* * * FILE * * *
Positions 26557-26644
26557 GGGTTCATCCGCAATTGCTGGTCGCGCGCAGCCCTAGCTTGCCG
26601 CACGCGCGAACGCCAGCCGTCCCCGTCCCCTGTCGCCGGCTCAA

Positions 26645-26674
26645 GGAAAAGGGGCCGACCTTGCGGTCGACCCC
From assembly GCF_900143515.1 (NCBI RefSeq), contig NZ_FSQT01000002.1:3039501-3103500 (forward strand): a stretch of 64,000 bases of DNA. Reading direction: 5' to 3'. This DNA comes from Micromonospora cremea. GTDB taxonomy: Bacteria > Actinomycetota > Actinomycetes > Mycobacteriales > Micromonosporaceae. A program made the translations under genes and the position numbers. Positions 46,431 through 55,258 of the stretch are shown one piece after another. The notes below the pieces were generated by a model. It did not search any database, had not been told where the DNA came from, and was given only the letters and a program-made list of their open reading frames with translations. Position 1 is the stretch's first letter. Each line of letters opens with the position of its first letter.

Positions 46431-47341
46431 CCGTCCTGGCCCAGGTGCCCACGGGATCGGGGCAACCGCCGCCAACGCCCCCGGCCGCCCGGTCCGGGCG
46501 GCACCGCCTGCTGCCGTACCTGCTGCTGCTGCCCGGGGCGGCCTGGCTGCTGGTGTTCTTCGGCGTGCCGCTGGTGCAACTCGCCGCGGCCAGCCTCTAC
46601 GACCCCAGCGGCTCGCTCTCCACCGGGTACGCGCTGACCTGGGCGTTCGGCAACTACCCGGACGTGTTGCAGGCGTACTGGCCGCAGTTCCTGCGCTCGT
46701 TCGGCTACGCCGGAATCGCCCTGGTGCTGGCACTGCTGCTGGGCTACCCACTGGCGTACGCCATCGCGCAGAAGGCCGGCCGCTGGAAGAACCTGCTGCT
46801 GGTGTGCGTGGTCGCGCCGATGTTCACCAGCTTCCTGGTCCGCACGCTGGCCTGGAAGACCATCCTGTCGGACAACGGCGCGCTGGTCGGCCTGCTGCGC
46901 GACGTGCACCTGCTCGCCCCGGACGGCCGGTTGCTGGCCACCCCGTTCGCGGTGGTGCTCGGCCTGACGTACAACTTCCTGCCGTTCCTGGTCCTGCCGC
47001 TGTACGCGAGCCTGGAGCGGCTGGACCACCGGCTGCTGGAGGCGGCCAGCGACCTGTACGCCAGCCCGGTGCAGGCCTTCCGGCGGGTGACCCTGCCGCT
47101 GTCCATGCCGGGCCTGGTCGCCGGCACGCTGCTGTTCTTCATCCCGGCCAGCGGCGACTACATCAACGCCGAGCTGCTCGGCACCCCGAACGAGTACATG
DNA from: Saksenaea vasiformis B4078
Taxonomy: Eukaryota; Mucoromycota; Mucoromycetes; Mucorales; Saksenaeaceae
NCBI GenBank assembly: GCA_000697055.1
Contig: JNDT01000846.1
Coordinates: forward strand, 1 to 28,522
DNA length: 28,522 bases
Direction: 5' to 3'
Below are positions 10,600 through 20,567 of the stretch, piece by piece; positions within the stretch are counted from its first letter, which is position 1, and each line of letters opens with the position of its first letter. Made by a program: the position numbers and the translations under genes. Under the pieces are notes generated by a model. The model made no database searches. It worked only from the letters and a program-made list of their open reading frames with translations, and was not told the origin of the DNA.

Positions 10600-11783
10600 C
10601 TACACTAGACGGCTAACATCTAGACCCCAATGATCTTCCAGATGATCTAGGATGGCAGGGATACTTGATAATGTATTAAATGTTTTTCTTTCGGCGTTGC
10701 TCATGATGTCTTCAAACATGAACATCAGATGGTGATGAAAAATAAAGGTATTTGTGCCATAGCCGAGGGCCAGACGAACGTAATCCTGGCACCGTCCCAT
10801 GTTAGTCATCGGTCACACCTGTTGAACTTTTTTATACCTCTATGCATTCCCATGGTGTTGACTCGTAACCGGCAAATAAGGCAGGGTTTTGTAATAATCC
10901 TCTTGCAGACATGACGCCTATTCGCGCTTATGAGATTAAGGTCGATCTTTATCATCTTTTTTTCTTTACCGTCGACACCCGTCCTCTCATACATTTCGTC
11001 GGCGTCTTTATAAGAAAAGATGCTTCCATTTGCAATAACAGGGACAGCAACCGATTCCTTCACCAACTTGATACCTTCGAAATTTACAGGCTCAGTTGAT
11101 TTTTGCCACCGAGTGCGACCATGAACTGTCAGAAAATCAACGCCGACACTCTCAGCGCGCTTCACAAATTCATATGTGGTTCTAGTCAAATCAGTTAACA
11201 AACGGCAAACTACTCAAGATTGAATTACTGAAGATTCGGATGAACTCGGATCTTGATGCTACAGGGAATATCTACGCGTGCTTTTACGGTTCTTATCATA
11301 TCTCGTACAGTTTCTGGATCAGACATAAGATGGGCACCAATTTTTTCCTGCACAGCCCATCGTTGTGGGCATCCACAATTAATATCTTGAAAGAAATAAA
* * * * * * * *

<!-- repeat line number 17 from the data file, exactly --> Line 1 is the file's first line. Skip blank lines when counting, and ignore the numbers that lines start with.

Taxonomy: Eukaryota; Mucoromycota; Mucoromycetes; Mucorales; Saksenaeaceae